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This savory, juicy Cajun Pork Tenderloin is the perfect main attraction for any dinner. The cajun seasoning provides a ton of flavor without being too spicy, while a two-step roasting process guarantees a tender juicy bite every time.
I have cooking Pork Tenderloin using this method for about 15 years now. That’s not to say that I don’t love to throw it on the grill from time to time, but this searing and roasting method has my heart. It’s tender and juicy every single time and it’s perfect for feeding our family of five.
Tenderloin does best with a high heat cooking in a short amount of time. This meal only takes about 30 minutes from prep to finish!
This recipe calls for 2-2 ½ pounds of pork tenderloin. Since each tenderloin will average around a pound, you will use two of them, but try to get two that are about the same size and weight. They are often sold in packs of two, but you’ll want to check with your local store.
There are two steps in the cooking process for pork tenderloin.
The main difference is the cut – they come from totally different parts of the animal. Both are very lean cuts of meat, but giving their variance in size and shape, one cannot be substituted for the other.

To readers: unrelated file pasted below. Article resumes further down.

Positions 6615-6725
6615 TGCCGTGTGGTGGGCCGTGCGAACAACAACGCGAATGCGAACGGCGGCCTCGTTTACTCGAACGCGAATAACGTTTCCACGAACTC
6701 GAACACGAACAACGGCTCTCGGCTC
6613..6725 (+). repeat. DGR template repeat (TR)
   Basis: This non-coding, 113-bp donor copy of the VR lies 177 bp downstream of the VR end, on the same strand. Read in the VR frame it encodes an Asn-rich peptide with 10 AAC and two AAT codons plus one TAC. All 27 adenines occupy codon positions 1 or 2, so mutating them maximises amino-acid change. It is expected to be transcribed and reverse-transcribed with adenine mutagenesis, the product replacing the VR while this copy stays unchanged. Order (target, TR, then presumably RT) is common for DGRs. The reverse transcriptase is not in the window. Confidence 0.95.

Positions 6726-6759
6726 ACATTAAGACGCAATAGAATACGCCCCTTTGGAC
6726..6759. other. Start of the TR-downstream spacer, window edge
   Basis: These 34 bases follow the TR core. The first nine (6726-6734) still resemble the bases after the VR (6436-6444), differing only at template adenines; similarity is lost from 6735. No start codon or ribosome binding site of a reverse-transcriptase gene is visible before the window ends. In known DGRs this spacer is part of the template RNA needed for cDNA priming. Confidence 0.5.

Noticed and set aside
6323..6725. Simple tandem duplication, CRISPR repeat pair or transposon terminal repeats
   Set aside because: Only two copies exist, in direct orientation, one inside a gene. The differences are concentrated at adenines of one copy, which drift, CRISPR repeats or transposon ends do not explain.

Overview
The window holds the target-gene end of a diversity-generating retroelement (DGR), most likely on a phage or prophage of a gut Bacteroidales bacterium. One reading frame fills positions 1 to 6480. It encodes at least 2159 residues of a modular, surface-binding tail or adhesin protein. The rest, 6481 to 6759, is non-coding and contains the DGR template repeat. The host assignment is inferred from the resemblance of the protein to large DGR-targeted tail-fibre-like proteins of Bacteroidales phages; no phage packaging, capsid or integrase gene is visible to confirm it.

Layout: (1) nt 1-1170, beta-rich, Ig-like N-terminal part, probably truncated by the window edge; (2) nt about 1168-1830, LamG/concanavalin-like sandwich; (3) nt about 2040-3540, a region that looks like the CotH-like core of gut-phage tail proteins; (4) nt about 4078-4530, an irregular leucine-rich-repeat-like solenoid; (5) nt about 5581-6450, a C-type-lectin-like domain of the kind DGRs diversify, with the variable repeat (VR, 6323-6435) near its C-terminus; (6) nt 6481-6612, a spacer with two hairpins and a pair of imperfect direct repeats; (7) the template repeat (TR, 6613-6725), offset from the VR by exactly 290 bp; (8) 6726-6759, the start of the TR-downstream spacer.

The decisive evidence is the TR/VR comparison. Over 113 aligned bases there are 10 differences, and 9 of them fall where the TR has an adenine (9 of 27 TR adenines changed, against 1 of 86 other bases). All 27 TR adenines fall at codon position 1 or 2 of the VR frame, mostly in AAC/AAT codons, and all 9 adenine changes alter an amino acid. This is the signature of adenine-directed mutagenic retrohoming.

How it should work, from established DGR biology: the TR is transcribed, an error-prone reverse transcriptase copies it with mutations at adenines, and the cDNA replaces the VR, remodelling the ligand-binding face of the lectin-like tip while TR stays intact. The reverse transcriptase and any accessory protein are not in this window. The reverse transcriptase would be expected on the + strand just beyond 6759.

The rule of thumb used to be that pork had to be eaten well done (165 degrees), which often resulted is a tough leathery piece of meat. The FDA now says that pork is safe to consume medium rare (145 degrees). This will give you a tender, juicy piece of pork that is slightly pink in the middle.
Trim it. There is a thin, silvery strip of skin that runs along one side of the pork. This is a tendon and you’ll want to be sure to trim that before cooking because it is quite tough to cut through if left attached.
Season it well. In this recipe we use cajun spices and brown sugar for a sweet and spicy pork tenderloin. You can also add flavor by adding fats, like butter or olive oil to a skillet and searing the meat before baking or roasting. Pork plays well with a variety of flavors, from sweet to savory to spicy.
Roast at a high temperature. I prefer to cook lean meats for less time and at higher temperatures. This method gives a nice color to the meat and also keeps it from drying out.
Don’t overcook it. Pork is a very lean meat and can become quite dry if overcooked, even a little bit. Since the FDA now approves pork to be cooked to a medium rare, I recommended erring on the rarer side.
Let it rest. Tent the tenderloin with foil right in the skillet and give it time to let the juices flow back through the meat, making for a tender and juicy bite every time. If cut too soon, the juices will spill out onto the cutting board and that’s just flavor escaping.
Slice into thick medallions. Using a sharp knife, slice pork tenderloin lengthwise into half inch rounds.
If you happen to have leftovers, they are great for Pork Fried Rice!
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